Wednesday, October 21, 2015

Using the BOX Method With Online Assessments

With the current emphasis on online assessments, how to students show their work and organize their work? How can the teacher review the test the day after? What can teachers use to show parents the strengths and weaknesses of their child?

Often when students are testing online, I observe them hastily take out scratch paper, do their work haphazardly all over the paper, and then unceremoniously throw the paper in the trash as they leave the classroom.

This can't be good for mathematics! Nor does it help the teacher review the test with the class afterwards. Plus, the teacher has no easy way to share with parents the specific mistakes their child might be making. At best, I see teachers printing a sterile report detailing which questions the student solved right or wrong.


Many years ago a colleague shared with me a great scaffolding idea to help students use their "scratch" paper effectively and to organize their work. Depending on the amount of paper space needed for each problem, I tell students to divide their paper into Box 4 or Box 6.

Box 4: Students fold their paper in half horizontally, and then in half again vertically, resulting in the paper divided into quarters. Students then number each quarter front and back, resulting in space for 8 problems on one sheet of paper.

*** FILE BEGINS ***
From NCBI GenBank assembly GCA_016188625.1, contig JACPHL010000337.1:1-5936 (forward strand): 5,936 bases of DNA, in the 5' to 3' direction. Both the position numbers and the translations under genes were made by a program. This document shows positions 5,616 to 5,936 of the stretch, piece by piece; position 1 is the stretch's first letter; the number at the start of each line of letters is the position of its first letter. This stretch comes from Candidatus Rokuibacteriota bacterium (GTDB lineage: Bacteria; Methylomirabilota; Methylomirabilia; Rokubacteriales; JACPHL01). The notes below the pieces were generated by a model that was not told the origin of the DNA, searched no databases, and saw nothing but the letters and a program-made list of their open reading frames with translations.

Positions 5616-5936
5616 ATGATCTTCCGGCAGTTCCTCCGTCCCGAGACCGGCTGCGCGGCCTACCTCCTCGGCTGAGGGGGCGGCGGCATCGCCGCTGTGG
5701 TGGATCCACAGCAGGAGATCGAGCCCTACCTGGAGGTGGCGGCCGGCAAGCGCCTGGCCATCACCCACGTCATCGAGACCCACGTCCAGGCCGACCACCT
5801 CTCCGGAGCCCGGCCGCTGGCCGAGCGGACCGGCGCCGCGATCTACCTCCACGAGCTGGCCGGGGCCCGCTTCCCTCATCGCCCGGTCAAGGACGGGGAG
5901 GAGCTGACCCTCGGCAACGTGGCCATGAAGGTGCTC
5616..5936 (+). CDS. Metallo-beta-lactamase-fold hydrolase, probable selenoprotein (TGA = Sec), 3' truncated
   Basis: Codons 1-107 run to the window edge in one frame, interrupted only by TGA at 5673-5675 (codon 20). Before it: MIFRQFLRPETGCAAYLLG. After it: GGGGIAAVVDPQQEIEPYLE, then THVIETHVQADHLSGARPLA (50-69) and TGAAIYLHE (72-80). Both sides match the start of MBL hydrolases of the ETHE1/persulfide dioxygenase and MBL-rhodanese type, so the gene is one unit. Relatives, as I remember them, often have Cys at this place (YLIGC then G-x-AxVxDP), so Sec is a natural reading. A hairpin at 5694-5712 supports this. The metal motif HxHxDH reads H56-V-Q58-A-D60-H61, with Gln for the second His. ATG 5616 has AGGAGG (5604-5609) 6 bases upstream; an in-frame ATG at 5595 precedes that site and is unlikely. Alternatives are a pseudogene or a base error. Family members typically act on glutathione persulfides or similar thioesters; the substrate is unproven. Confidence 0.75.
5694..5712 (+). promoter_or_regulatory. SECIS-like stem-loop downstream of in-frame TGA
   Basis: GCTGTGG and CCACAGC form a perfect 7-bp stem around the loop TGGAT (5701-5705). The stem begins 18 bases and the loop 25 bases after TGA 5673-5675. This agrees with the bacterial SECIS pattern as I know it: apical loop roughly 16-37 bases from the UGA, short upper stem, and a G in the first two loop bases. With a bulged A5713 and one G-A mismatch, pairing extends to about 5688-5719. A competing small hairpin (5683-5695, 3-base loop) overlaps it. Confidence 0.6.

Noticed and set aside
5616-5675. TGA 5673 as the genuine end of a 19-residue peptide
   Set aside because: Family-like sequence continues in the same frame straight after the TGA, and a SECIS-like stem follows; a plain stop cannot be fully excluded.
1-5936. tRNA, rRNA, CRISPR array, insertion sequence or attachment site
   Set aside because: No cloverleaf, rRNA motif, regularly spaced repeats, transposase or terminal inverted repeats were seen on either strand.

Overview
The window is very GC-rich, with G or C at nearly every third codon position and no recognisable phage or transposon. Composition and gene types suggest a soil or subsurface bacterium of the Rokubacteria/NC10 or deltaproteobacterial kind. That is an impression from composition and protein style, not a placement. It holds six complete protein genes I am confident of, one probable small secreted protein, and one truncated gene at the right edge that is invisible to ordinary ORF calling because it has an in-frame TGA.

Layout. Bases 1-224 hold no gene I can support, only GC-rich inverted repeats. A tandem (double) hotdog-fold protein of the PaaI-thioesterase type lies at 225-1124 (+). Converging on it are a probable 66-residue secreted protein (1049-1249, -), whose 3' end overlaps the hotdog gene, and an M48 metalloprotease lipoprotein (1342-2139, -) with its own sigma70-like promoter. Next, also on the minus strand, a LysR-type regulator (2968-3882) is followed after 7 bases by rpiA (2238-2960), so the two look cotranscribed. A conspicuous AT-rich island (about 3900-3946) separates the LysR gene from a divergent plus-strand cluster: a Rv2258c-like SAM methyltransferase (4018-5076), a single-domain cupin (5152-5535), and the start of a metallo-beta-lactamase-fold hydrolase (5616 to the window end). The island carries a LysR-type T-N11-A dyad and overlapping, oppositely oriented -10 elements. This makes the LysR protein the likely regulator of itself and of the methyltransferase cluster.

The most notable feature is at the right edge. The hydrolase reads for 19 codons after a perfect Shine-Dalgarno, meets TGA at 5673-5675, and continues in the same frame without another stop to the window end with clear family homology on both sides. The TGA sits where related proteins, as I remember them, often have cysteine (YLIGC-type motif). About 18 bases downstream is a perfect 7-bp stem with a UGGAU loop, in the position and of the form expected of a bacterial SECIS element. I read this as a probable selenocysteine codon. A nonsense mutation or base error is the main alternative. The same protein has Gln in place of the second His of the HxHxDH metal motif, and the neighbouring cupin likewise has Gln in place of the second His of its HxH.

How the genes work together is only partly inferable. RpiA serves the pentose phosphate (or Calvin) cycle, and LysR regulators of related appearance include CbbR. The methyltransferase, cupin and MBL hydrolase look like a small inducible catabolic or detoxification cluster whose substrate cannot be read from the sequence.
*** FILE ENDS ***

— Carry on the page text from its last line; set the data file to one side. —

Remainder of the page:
Obviously, students don't HAVE to fold the paper. Instead they can simply draw lines on their paper indicating the quarters.

Box 6 is fun to use because it provides enough work space for most math and I LOVE watching the students try to divide the paper into thirds. (Cutting into thirds in itself is a great skill for students to learn.) 
What are the benefits of using the BOX Method?
  • Students are allowed to solve only one problem per section! This means students quit trying to cram the work for 20 problems on one side of the page.
  • It is very easy for the teacher to spot check a particular problem, since all 35 students will have their work located in the same spot. For example, the work for Question 6 will be in the lower right corner of every student's page.
  • Box Method discourages students from treating their paper like "scratch" work. As a result, students do their work more carefully.
  • Teachers can send the Box home for parents to look at their child's work.

When your students are taking an online math assessment, please consider having your students show (and organize) their work using the BOX Method.

Do you have a different way for students to show their work during online assessments? SHARE!